Importantly, an event like INTECOL also gives the opportunity for a number of our PhD students to present details of their projects in both talks and poster sessions. Those giving talks include Philip Martin, CEH and Bournemouth University, who will present "Carbon pools recover more quickly than plant biodiversity in tropical secondary forests", and Andrew Cole, CEH and Lancaster University, who will present on climate change and plant diversity effects on grassland function.

    Good luck to everyone taking part, especially those who are travelling long distances to share details of their work. If you're not at INTECOL itself, keep your eyes peeled for press coverage of some interesting new science. Meanwhile, the hashtag to follow on Twitter is #INT13.

    Monday, 12 August 2013

    Habitat quality, borehole insights & lake studies - CEH paperblog 4

    Our latest paperblog highlights some of the recently published scientific papers led by or involving researchers from the Centre for Ecology & Hydrology.

    • A study in Agriculture, Ecosystems & Environment examined relationships between habitat and breeding success for two of our common bird species, the great tit Parus major and the blue tit Cyanistes caeruleus. The aim was to determine the potential of these species to act as indicators of food resource availability for birds in managed semi-natural habitats on farmland, thus acting as a measure of the effectiveness of specific management practices under agri-environment schemes. The paper, led by CEH's John Redhead with colleagues Richard Pywell, Richard Broughton and Shelley Hinsley, followed a four-year study of breeding success using 90 nestboxes on arable farmland in central England. Researchers from the RSPB and Bournemouth University also collaborated on the study, which found that habitat within 100m of the nestbox was the most influential on breeding success.
    • Dr Chris Huntingford of CEH led a recent study published in the journal Nature, with colleagues from the University of East Anglia and the University of Exeter, which examined shifting patterns of temperature volatility in the climate system. The findings contradicted the sometimes stated view that a warming world will automatically be one of more overall climatic variation. Read CEH's press release and the Nature paper itself.
    • CEH scientists often collaborate with our NERC colleagues on particular projects and areas of research. A new paper in PLOS One led by British Geological Survey colleagues is a recent example, in which hydrogeology is used to tackle questions in groundwater ecology. In the study, the team used borehole imaging and invertebrate sampling to shed more light on groundwater ecosystems and their potential ecosystem services. (The paper is open access).
    • The Isle of May in the Firth of Forth is the location for one of CEH's most important monitoring projects, a long-term seabird ecology study. Puffins perhaps get the most column inches in coverage of this internationally recognised work, but several species of seabirds are actually monitored on the island. One such species is the European shag (Phalacrocorax aristotelis), and a new paper in Ibis reveals more about the dispersal rates and distances of shags colour-ringed as chicks on the Isle of May. The paper led by PhD student Emily Barlow represents a collaboration between CEH and the University of Aberdeen.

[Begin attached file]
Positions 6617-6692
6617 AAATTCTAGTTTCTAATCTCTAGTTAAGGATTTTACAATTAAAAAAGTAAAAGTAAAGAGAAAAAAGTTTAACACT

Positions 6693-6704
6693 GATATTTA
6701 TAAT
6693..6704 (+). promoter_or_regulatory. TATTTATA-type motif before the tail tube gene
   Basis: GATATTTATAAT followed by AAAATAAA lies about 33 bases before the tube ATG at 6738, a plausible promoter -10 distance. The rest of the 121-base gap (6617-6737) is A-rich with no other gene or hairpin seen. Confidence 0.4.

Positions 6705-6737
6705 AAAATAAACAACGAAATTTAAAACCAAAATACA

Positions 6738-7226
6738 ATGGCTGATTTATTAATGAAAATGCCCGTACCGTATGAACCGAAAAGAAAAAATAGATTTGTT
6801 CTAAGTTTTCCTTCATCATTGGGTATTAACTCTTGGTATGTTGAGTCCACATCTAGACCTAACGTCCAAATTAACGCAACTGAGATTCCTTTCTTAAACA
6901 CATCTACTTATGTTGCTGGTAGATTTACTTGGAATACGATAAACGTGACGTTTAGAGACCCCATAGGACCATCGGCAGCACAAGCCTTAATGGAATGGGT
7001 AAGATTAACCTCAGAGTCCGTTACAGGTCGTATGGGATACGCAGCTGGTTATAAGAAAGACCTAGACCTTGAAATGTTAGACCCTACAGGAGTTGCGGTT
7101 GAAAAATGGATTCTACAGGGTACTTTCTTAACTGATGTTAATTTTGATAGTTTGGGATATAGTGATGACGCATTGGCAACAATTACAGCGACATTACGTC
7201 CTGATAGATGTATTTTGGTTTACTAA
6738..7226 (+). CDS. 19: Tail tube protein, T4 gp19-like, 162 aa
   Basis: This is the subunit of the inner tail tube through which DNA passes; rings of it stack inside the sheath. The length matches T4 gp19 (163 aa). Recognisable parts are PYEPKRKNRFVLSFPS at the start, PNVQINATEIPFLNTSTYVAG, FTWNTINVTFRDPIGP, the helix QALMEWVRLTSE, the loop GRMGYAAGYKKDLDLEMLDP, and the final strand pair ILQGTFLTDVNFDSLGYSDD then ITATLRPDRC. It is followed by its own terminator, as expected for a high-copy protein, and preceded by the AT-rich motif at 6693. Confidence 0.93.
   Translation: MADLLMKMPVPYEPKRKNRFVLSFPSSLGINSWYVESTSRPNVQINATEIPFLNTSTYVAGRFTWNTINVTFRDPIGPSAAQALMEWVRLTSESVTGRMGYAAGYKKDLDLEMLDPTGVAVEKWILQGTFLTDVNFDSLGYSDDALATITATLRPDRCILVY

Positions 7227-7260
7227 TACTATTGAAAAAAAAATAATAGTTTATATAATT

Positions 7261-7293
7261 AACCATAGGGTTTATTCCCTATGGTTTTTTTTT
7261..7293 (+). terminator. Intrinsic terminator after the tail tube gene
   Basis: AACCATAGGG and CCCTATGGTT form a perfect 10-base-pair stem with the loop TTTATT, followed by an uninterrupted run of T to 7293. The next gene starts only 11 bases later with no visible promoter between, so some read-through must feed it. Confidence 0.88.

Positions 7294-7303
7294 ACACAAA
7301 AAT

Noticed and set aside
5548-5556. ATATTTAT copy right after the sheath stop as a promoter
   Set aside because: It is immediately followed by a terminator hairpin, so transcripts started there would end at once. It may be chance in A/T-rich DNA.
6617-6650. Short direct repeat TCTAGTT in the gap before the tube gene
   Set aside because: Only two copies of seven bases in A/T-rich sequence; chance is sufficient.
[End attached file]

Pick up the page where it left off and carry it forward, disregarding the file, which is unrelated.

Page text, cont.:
• The discharge of pharmaceuticals into the aquatic environment from wastewater is a topical area of discussion for researchers, regulators and the water industry. Professor Andrew Johnson has led a new study evaluating the potential environmental concentrations of four drugs from a group often featured on lists of pharmaceuticals of concern that are discharged into our river systems - the results showed considerable variation in the popularity of the drugs across Europe, with such variations potentially having an effect on the detection of these compounds in sewage effluent or river water. Radboud University and Brunel University scientists collaborated on the paper in Environmental Toxicology and Chemistry.
    • Finally for this edition, Dr Bryan Spears from CEH has led an international team of researchers, including from Wageningen in the Netherlands, the Institute Dr Nowak in Germany and New Zealand's National Institute of Water & Atmospheric Research in a eutrophication management study. The team looked at the potential for negative ecological impacts following the use of a lanthanum-modified bentonite clay to control phosphorus release from lake bed sediments. The study, published in Water Research, examined 16 case study lakes and the findings have implications for water managers worldwide.

    Paulette Burns - Media Coordinator

    Additional information

    If you'd like a fuller picture of new papers from CEH, just follow the CEH Paper Alerts Twitter feed, which lists CEH peer-reviewed papers newly published online. Full details of Centre for Ecology & Hydrology science publications, including those published in peer-reviewed science journals, are eventually catalogued on the NERC Open Research Archive (NORA).

    Those of you who follow the scientific literature will know some journal websites require registration and some are subscription-only. CEH, as part of NERC, is working with publishers and funders to make more of our output open access, and we have indicated above where this is the case.